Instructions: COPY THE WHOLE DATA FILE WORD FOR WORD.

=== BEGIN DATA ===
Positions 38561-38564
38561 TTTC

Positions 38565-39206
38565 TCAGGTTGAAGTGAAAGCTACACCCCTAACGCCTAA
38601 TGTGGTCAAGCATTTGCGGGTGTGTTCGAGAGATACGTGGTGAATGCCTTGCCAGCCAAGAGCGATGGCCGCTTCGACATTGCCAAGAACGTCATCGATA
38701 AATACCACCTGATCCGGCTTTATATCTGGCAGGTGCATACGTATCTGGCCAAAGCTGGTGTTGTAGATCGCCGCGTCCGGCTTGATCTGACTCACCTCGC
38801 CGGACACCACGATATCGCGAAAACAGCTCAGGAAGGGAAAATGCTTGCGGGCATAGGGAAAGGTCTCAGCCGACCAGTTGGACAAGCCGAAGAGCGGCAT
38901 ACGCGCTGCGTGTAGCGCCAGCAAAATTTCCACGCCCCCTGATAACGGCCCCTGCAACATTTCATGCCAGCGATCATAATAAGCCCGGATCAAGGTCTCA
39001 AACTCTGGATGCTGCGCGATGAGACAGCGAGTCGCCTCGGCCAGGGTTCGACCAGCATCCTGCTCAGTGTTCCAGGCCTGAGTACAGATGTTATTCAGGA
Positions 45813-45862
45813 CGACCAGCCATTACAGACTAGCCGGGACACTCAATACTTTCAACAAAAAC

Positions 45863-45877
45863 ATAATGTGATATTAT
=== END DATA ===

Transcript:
Positions 38561-38564
38561 TTTC

Positions 38565-39206
38565 TCAGGTTGAAGTGAAAGCTACACCCCTAACGCCTAA
38601 TGTGGTCAAGCATTTGCGGGTGTGTTCGAGAGATACGTGGTGAATGCCTTGCCAGCCAAGAGCGATGGCCGCTTCGACATTGCCAAGAACGTCATCGATA
38701 AATACCACCTGATCCGGCTTTATATCTGGCAGGTGCATACGTATCTGGCCAAAGCTGGTGTTGTAGATCGCCGCGTCCGGCTTGATCTGACTCACCTCGC
38801 CGGACACCACGATATCGCGAAAACAGCTCAGGAAGGGAAAATGCTTGCGGGCATAGGGAAAGGTCTCAGCCGACCAGTTGGACAAGCCGAAGAGCGGCAT
38901 ACGCGCTGCGTGTAGCGCCAGCAAAATTTCCACGCCCCCTGATAACGGCCCCTGCAACATTTCATGCCAGCGATCATAATAAGCCCGGATCAAGGTCTCA
39001 AACTCTGGATGCTGCGCGATGAGACAGCGAGTCGCCTCGGCCAGGGTTCGACCAGCATCCTGCTCAGTGTTCCAGGCCTGAGTACAGATGTTATTCAGGA
Positions 45813-45862
45813 CGACCAGCCATTACAGACTAGCCGGGACACTCAATACTTTCAACAAAAAC

Positions 45863-45877
45863 ATAATGTGATATTAT